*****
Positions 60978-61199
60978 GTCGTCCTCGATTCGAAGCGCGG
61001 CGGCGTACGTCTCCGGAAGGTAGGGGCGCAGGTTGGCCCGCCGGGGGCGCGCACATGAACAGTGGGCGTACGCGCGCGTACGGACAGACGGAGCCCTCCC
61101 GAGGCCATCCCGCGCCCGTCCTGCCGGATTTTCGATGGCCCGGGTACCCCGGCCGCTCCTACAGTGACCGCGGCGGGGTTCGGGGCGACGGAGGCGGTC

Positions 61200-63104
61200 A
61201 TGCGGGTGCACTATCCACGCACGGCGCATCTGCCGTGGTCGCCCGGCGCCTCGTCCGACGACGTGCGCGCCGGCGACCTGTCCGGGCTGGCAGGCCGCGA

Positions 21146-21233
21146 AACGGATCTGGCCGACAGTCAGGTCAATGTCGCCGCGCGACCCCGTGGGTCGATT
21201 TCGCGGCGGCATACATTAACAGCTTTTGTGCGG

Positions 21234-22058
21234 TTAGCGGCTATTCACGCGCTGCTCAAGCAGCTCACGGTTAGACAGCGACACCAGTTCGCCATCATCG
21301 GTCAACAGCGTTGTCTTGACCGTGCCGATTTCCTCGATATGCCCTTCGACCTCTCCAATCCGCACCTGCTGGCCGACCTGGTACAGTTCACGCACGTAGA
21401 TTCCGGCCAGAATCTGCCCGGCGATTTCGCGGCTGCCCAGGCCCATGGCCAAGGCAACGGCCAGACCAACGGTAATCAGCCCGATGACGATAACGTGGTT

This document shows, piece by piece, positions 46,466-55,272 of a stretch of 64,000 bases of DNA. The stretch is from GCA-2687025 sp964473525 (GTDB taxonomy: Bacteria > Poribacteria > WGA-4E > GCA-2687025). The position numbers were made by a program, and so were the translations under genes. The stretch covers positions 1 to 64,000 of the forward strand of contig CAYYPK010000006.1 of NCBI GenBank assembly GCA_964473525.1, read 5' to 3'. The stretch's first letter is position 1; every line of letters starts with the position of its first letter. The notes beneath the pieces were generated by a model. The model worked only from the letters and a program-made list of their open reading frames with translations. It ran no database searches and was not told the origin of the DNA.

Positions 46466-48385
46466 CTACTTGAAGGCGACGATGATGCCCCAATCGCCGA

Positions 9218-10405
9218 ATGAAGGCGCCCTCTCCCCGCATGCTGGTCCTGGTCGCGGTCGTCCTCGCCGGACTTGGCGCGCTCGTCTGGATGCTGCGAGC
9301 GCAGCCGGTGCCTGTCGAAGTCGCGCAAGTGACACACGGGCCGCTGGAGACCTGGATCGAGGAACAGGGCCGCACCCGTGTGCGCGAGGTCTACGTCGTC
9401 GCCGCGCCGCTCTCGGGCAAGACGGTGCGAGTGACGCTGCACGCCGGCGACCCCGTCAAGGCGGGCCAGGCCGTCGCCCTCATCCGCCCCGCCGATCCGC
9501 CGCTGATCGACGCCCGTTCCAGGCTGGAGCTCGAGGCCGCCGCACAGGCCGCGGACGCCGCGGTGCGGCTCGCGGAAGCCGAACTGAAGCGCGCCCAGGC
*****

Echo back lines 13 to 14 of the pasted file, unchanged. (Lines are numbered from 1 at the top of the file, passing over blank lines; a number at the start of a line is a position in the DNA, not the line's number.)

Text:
21301 GTCAACAGCGTTGTCTTGACCGTGCCGATTTCCTCGATATGCCCTTCGACCTCTCCAATCCGCACCTGCTGGCCGACCTGGTACAGTTCACGCACGTAGA
21401 TTCCGGCCAGAATCTGCCCGGCGATTTCGCGGCTGCCCAGGCCCATGGCCAAGGCAACGGCCAGACCAACGGTAATCAGCCCGATGACGATAACGTGGTT